I’ve seen this probably five times in the past week in e-mails and comments I’ve received: I just CAN’T tell anyone (yes, most of them had “can’t” in all CAPS, just to emphasize the point).
Now, I try to be very compassionate when responding to e-mails because I know the whole world doesn’t appreciate my dry sense of humor. Not to mention, these women are struggling, hurting, and looking for help. I take that into consideration and refrain myself from saying,
“No, what you actually mean is you don’t want to tell anyone.”
It’s obvious that she can tell someone; she just “told” me. What she is really saying is that she does not want to tell someone she knows, because she is afraid to tell someone she knows, and that fear is so crippling that she truly believes it just might kill her. I get it, but we need to start calling it what it is.
What we have here, ladies is a classic case of fear. Women are OK telling me via e-mail a) because they know it’s safe and b) because I have no idea who they are. The same anonymity that shelters us in our addiction is the same one they try and hide under while trying to find help. I know this is true because when the opportunity comes for me to meet these women in person, a majority of them lose it.
I honestly believe this is the biggest lie the devil tells us. He wants us to believe that we really can’t tell anyone. No one will understand and no one could possibly help us.
It’s a lie I believed for years.
I was exposed to pornography when I was thirteen. Up until that age,I had been raised by my grandparents who absolutely love the Lord. My grandfather is the type of person that telemarketers don’t want to call because he will end up telling them about Jesus. Devout Christians- grandparents of a porn addict. There was no way I could tell them!
My mother caught me once. Her reaction confused me. She took responsibility for my sin, asking what she had done. How had she failed me? What was wrong with her? What’s wrong with you!? Guilt upon guilt. Shame upon shame. No way I could tell her.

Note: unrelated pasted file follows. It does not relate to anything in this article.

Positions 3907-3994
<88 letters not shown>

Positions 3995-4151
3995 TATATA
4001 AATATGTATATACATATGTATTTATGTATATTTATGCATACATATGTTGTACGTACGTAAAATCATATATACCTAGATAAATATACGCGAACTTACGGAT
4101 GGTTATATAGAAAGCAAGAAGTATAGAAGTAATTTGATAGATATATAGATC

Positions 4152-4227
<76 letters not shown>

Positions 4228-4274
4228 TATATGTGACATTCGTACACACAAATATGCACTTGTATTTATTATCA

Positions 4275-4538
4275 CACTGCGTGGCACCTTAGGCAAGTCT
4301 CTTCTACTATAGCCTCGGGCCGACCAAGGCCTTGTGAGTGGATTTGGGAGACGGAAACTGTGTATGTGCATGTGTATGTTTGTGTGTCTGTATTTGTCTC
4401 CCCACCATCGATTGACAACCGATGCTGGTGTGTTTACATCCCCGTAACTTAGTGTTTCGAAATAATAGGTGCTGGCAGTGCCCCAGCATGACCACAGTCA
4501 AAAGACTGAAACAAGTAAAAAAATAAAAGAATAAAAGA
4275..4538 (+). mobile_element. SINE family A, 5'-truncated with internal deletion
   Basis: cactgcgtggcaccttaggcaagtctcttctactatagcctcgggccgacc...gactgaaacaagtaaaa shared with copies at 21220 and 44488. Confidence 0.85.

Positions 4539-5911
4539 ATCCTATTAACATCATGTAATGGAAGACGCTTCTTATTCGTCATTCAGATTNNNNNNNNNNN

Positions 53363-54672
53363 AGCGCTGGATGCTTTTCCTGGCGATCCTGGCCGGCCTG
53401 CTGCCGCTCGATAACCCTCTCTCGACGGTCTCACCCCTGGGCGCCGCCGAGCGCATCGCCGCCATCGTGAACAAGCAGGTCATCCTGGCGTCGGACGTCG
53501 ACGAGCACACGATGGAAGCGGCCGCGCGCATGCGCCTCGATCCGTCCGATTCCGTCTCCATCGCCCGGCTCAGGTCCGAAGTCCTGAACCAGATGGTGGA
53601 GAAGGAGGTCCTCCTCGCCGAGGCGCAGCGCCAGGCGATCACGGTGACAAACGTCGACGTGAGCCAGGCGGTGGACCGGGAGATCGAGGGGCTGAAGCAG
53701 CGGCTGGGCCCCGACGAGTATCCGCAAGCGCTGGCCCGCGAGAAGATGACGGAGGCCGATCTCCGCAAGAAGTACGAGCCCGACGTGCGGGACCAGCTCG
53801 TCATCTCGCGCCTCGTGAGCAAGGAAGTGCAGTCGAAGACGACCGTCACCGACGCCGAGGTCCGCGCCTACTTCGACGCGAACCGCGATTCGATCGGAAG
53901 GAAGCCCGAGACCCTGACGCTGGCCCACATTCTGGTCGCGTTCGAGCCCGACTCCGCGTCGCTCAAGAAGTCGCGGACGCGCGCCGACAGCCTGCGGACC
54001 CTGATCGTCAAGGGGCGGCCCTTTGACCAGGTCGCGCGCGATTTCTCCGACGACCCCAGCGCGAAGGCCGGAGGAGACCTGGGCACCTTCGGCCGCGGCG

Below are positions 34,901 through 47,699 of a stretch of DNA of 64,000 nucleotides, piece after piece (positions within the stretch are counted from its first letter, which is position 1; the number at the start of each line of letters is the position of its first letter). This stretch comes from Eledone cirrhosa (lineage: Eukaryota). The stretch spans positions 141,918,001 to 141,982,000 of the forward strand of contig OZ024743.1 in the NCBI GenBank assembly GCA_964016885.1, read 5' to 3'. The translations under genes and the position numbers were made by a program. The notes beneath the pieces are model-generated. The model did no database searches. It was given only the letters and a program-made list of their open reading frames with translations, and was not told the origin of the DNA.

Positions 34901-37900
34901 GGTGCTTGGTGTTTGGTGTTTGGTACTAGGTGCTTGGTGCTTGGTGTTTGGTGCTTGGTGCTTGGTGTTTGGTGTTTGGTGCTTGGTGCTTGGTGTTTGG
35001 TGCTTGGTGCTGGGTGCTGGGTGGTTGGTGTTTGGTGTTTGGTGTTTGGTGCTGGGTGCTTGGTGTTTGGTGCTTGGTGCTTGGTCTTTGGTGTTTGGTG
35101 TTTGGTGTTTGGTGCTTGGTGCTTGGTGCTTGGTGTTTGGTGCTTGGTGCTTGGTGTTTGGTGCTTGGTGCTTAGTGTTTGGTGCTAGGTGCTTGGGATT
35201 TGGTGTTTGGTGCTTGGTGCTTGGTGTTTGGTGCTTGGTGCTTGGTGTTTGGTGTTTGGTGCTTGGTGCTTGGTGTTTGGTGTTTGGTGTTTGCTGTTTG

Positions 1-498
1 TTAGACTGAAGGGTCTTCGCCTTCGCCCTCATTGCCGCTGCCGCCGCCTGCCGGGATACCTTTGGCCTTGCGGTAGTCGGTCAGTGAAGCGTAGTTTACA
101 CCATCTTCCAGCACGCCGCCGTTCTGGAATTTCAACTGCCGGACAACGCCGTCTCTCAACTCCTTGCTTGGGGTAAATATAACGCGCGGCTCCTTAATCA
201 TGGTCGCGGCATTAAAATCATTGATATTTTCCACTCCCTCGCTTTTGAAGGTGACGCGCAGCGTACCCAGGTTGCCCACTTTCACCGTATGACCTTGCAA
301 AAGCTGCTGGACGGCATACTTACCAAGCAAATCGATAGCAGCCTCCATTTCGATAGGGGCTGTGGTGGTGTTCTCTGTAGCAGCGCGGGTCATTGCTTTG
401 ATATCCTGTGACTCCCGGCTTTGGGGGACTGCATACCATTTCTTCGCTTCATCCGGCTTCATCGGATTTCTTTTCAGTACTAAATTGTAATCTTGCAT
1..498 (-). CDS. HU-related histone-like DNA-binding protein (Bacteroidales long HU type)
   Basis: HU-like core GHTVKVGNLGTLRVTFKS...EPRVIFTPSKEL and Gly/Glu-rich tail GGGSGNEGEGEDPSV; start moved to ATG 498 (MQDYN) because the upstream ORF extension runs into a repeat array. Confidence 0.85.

Then there was church- a independent fundamental Baptist church in small town, Ohio. Everybody knew everybody. My family had been attending that church since the early 80’s. My grandfather was a deacon. My grandmother taught Sunday school. My mom sang in the choir. Church never even talked about sex. There were just vague references to purity in youth group. How could I tell anyone here? My family would find out! Everyone would find out. Would they even know what I was talking about?!
Ironically, statistics say that self-identified fundamentalists are 91% more likely to look at porn. (see stats here)
I just didn’t have the desire to give anyone a heart attack. I didn’t have the desire to be judged. I was already doing a perfectly fine job of punishing myself and treating myself like a freak. I did not need help in that department.
So, years of silence convinced me that I could never tell anyone.
Then college #1 came, and I prayed that I would get caught. If I got caught, then I didn’t have to tell anyone. Someone would already know. So, yes, I prayed I would get caught. I did everything I could to keep from getting caught, but my hope was that I would make a mistake. (It’s one of those twisted logic prayers we pray. You know, the one that you pray as you type in the web address- “Please, God, help this address not to work.”)
I got caught and was then told I couldn’t have this problem… because I am a woman. Right.
That sealed the deal. I could never tell anyone… ever.
Then, college #2 came, and someone else started the conversation. The dean of women got up and said, “We know some of you struggle with pornography and masturbation, and we are going to help.”
Still, with such a blatant invitation, I struggled to confess. I couldn’t. I couldn’t tell anyone. They were lying. They didn’t really want to help.
But I told, and you know what happened? That night, Sarah, one of the members of the dean staff, came to my room, and called me into the hallway.
“Jessica, what you wrote was brave, and we’re going to help you.”
In that moment, I saw the truth. I could tell someone. There was help for me. There was hope. But, most of all, I saw that the devil was a liar. That moment was so liberating. The heaviest lie was destroyed. I dared test the door of my prison, and watched as the bars fell. A prop. They had been a prop. I had spent years in a cardboard prison that I thought was made of iron.
I get fear. I understand fear, and I understand the fear, guilt and shame that surrounds being a woman who struggles with pornography. But please, stop telling yourself you can’t do this. Fear is not of God, at all. Start focusing on truth right there. Be honest with yourself. Why can’t you tell anyone? Are you afraid? Do you feel you just don’t have someone right now?
Whatever reason you have, ask God to fill that need. If you just don’t feel strong enough- ask Him for strength. If you just don’t feel peace- ask Him for peace. If you don’t see someone- ask Him to send someone. Stop running from freedom because you just “can’t.”
Dare to test your prison bars, and watch them fall.
(PS: There’s a great article here on this topic.)